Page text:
A seemingly endless looking dirt road takes us through small villages where the people walk outside to wave at us. We are far away from civilization, but somehow there are people everywhere. Small huts made out of clay with thatched roofs are all around. The road gets a bit rougher the more we drive inland and away from the main road. It’s a full moon. We can see the sun set and the bright full moon makes his appearance. Too bad they are always opposite each other, otherwise it would’ve been a great photographic shot, I think to myself. Nowhere on my travels have the sunrises and sunsets been as impressive as they are in Africa. When the view is open enough we always try to position the tent so we wake up while watching the sun rise. We always try to camp somewhere before the sun sets and when it does we get the camera out to capture it while enjoying a big mug of cold ginger tea. This ginger tea is Rinus’ favourite and the recipe is Rooibos tea, ginger, lemon juice and honey. It’s very refreshing and Rinus believes that the more ginger you put in there, the more healing the tea becomes. He’s almost getting as superstitious and the locals here.
Today we are having a hard time finding a good spot. The bush is very dense and every livable space has small villages. In the end we decide to ask at one of the small huts if we can spend the night at the open field nearby. With African people, the rules for land are different. You use it, but you don’t own it. When we ask to pitch up our tent on their land, they look quizzically at us. When they do understand our question they still don’t know why you came to ask permission in the first place. Helga and I always love to camp with the locals, they only downside being that you often attract a lot of attention. And that is not always something you feel up to after a very busy day on the road. We timed our arrival just before dark and the local people don’t usually venture far from their homes in the dark because they have no flashlights.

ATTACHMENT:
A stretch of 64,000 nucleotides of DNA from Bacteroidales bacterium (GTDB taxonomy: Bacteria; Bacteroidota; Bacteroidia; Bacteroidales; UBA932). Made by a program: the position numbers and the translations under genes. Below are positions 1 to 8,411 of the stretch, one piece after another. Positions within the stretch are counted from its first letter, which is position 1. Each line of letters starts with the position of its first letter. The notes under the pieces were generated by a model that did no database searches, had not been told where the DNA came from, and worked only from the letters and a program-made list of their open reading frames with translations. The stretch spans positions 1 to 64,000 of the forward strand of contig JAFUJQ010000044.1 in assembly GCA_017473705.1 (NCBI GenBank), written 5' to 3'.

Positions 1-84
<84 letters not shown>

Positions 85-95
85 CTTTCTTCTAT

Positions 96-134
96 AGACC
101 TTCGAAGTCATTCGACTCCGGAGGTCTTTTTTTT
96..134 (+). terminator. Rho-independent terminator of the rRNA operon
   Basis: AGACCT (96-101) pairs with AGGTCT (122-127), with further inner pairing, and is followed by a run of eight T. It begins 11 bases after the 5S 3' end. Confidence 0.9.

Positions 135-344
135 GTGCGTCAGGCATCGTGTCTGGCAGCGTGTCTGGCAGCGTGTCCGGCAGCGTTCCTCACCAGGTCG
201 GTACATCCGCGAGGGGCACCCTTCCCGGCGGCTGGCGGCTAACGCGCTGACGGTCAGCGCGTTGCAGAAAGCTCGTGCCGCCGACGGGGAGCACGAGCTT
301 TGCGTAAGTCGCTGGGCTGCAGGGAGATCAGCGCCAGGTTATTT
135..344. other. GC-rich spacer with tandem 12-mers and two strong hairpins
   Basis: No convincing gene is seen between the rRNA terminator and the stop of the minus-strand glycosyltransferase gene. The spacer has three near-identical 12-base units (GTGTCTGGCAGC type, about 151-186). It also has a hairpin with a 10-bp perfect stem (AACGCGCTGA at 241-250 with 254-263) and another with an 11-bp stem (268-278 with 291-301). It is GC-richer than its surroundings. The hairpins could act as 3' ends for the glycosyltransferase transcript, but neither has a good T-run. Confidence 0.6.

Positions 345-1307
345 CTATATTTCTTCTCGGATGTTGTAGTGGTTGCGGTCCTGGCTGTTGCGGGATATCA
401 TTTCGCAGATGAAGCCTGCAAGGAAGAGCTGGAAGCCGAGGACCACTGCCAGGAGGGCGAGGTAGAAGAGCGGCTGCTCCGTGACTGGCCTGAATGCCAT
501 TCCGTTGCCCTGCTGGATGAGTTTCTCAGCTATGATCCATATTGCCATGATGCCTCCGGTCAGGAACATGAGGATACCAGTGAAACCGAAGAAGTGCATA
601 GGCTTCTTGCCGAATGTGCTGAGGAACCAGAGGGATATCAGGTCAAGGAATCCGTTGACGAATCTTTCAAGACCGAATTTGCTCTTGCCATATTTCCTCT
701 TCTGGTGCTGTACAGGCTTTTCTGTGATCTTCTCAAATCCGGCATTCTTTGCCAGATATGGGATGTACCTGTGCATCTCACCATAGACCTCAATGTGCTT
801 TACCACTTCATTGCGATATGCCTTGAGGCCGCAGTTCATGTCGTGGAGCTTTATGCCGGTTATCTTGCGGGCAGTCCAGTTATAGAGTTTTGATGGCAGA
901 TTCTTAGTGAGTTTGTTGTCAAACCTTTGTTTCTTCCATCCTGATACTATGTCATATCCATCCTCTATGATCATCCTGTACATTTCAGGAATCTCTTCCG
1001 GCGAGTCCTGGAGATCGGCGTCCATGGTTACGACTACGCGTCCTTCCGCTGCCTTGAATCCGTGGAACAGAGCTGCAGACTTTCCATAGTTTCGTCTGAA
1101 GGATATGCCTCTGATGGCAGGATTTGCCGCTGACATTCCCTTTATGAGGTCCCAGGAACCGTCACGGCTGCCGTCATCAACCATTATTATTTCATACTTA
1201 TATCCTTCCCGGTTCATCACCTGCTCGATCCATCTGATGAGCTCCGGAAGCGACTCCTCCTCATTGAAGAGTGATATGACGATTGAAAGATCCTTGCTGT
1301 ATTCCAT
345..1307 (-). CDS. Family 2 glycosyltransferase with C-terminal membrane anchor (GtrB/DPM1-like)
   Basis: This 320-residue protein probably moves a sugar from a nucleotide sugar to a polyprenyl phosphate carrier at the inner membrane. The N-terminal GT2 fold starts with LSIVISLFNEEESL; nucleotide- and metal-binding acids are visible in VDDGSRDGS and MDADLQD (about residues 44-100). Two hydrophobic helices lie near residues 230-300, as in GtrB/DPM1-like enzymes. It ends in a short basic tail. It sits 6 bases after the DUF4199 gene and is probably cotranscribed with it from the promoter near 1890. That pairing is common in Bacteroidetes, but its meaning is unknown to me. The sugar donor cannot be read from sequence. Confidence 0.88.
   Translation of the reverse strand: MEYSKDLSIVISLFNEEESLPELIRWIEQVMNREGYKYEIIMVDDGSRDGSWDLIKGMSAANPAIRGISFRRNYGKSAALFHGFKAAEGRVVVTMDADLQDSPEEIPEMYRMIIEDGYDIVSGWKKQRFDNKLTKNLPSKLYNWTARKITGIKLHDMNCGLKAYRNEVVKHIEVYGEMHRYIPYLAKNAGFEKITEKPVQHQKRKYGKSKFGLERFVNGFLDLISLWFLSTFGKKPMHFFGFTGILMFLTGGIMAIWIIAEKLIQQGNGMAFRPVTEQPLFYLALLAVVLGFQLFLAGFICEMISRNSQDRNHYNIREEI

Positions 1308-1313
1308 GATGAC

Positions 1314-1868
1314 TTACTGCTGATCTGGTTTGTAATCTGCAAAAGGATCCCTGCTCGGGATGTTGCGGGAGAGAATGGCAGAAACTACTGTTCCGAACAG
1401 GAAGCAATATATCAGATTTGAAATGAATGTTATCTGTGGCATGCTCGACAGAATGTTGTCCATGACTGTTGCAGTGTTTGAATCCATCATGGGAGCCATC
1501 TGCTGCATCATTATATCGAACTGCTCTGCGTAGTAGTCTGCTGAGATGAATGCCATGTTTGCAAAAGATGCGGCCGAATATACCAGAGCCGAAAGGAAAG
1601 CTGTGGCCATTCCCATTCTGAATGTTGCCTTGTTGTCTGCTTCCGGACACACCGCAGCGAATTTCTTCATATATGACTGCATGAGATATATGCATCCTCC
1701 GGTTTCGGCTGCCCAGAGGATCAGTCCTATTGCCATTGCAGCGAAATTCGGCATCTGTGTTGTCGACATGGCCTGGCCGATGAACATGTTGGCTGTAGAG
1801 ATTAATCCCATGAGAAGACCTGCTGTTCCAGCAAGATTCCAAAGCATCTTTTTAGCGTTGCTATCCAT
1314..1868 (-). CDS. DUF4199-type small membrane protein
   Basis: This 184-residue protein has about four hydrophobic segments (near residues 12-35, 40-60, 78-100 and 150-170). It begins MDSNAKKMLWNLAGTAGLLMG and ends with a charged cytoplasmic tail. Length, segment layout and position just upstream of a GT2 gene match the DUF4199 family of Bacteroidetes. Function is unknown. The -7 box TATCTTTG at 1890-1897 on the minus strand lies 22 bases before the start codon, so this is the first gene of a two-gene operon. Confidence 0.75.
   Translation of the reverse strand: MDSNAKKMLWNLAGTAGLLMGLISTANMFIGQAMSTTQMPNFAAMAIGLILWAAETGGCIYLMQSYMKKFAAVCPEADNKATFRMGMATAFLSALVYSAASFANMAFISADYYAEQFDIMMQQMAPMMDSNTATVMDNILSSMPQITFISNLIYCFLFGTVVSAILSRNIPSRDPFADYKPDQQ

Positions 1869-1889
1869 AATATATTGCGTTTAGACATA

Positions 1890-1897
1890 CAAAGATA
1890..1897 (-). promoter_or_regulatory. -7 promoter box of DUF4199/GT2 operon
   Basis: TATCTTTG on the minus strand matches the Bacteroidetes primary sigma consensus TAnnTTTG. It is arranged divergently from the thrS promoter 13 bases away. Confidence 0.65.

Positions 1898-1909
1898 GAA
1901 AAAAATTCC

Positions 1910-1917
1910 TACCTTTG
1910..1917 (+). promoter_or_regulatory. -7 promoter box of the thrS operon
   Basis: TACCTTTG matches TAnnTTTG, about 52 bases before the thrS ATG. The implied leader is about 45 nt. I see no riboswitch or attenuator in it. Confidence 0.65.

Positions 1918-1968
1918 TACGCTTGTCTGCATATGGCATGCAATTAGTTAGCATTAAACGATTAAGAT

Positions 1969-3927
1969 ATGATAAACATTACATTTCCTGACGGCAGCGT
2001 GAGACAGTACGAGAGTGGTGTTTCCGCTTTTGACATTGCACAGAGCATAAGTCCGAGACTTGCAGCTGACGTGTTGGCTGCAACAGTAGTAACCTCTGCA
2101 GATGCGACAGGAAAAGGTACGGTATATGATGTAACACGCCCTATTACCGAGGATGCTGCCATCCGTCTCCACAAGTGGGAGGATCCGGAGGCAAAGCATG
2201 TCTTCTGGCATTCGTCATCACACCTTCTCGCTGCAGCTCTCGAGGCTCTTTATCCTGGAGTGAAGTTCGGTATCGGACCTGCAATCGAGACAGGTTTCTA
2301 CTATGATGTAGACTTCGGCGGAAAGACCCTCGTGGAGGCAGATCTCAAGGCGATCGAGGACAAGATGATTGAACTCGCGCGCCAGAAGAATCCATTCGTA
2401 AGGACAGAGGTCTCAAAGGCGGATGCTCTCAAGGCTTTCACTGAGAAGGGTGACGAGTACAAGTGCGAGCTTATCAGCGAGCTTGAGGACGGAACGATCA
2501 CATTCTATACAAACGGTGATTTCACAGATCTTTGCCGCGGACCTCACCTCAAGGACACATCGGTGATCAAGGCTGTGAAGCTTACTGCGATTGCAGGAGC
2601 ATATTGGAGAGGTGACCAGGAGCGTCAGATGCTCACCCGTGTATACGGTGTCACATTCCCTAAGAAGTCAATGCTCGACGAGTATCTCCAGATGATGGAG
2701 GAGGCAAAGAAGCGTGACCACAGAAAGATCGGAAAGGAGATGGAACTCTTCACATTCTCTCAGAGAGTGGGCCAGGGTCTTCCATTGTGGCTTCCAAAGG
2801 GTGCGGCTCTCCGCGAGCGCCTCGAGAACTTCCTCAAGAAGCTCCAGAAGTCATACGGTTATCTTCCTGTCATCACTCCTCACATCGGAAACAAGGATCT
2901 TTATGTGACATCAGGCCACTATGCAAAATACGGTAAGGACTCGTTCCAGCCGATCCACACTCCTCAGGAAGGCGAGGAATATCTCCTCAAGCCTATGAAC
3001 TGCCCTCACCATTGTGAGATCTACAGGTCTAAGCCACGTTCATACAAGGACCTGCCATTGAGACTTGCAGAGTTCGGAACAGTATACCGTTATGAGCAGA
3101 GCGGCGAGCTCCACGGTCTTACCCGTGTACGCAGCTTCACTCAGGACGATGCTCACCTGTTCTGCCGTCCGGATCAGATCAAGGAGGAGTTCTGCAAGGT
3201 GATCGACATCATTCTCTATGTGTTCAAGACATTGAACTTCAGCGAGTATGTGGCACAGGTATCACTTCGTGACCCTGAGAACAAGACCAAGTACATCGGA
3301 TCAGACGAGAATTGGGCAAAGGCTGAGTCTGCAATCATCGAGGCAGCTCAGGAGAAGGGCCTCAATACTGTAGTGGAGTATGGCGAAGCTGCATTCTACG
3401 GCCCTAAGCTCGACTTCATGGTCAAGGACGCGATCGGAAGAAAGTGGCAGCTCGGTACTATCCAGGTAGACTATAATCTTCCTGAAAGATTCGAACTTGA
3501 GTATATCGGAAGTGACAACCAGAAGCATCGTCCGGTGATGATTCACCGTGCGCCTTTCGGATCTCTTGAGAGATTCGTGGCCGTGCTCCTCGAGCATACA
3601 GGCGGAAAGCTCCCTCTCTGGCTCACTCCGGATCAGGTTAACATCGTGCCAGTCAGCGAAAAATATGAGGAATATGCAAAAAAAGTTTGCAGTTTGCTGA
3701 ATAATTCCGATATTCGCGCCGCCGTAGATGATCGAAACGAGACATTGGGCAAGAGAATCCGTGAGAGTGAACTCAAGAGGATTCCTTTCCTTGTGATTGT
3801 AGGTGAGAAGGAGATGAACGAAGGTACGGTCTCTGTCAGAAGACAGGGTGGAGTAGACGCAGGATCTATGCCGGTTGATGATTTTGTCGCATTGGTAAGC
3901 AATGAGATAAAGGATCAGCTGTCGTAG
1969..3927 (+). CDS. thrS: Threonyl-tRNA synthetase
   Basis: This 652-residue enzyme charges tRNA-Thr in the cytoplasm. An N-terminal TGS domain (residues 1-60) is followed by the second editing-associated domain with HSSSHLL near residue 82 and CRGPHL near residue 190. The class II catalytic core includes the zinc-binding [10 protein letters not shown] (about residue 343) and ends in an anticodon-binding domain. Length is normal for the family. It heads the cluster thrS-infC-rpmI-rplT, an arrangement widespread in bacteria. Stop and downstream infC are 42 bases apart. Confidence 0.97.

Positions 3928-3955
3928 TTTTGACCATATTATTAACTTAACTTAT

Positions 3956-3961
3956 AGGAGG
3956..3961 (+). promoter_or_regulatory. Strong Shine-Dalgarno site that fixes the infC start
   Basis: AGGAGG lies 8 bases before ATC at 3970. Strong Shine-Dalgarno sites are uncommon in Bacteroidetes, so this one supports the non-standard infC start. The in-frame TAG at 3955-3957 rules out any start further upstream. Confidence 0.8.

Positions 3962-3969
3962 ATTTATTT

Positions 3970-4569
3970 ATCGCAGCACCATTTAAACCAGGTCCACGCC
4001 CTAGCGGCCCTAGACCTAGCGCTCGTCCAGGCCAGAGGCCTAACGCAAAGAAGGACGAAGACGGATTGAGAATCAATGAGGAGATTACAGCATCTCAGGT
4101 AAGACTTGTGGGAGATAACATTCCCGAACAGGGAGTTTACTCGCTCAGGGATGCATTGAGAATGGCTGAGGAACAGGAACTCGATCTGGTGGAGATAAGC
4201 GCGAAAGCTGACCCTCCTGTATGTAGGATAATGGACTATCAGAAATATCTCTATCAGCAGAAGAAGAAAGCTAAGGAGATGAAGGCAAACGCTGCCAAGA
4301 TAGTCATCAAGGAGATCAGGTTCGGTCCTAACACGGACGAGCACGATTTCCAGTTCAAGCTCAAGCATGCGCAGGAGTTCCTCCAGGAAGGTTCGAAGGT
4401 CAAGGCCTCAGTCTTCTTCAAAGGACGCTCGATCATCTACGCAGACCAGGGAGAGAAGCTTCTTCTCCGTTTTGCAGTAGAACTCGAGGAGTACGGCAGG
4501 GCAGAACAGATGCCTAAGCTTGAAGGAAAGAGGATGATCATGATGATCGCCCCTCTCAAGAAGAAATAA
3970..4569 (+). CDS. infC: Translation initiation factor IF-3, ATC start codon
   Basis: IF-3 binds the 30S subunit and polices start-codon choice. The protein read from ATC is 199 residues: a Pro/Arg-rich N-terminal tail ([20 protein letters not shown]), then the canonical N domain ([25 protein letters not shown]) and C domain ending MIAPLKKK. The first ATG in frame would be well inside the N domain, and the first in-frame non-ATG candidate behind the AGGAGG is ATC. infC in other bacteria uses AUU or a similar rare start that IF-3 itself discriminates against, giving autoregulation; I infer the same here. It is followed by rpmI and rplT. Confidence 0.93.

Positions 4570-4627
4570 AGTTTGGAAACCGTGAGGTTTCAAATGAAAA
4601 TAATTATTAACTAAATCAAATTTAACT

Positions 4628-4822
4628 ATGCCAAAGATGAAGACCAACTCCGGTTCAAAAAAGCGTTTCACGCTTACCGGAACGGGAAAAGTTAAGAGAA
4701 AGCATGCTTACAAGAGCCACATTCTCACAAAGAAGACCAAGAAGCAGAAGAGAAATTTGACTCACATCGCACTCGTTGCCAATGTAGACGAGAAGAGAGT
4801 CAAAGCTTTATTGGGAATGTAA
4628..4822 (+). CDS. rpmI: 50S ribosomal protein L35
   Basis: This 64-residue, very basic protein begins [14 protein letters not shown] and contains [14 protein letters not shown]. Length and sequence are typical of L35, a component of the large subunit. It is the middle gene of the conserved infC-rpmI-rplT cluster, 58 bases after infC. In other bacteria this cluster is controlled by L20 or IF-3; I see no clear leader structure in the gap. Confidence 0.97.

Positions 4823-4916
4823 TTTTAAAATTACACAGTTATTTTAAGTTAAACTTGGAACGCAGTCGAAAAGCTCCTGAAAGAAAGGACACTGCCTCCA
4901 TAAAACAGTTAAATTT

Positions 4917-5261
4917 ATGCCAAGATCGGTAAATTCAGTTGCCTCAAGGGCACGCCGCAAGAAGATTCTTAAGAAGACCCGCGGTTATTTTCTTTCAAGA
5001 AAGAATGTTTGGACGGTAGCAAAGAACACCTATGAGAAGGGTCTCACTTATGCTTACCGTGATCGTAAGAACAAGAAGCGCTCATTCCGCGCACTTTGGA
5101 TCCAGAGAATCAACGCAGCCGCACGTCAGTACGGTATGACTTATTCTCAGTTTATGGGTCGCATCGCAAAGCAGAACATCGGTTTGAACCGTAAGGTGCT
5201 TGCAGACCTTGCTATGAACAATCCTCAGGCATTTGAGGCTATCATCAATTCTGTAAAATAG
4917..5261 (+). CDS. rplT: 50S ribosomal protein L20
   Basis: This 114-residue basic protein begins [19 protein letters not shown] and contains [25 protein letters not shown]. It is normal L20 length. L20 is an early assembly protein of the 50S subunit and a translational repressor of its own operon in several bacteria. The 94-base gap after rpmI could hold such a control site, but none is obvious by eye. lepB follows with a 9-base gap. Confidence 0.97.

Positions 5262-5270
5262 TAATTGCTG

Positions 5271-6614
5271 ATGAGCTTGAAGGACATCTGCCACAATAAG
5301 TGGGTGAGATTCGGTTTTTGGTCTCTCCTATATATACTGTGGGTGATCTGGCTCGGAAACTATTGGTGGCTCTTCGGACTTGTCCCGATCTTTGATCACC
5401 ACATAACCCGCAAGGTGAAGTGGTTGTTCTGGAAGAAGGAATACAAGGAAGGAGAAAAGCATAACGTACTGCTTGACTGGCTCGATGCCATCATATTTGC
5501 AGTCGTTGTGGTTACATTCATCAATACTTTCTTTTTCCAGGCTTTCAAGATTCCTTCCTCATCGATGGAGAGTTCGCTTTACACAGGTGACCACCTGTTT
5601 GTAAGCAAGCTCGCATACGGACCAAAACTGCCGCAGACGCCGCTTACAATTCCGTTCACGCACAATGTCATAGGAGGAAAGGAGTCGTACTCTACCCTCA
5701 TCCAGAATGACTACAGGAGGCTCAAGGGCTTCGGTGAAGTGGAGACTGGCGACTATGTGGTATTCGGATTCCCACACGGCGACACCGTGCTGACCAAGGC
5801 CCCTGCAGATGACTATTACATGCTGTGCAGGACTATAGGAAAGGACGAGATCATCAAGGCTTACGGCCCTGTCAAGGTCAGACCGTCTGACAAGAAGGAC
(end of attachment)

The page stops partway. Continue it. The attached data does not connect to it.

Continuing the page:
It seemed like a good idea, but there is one thing we missed: the full moon. Until very late at night we can hear people singing and dancing around us. From the sounds we recognize a group of young men and even younger females. The women sing, marching in small groups with rotating lead singers. The man react to their singing with yells of oooohs and aaaahs, somewhat rhythmic, but not always in tune.
Tired from our sleep deprived night we pack up, make a (very Dutch) peanut butter sandwich and get in the car before the sun comes up. We know that is we linger any longer everyone will come out to see us and it will be hours before we get to leave. We drive out of the small village, over the hill and into the next settlement. Slowly, we see everything around us come alive. Children walk around in colourful clothes, dogs find their favourite spots in the sun and there’s a flurry of chickens running around. The first signs of fires being started give out a homely feel to it all.
Around midday we arrive at the National Park.
South Luangwa National Park in the east of Zambia is the most southern situated out of the three national parks down the Luangwa River. There are large populations of Thornicrofts giraffe,elephant and African Buffalo. In the river you can find large groups of crocodiles and hippos. In 1938 the area was already proclaimed a park to protect it and it 1972 it officially became a National Park and is now covers 9050m2.
We introduce ourselves at the campsite and are being invited to attend one of the morning game drives. A very knowledgable ranger takes us along and gives us a lot of useful information.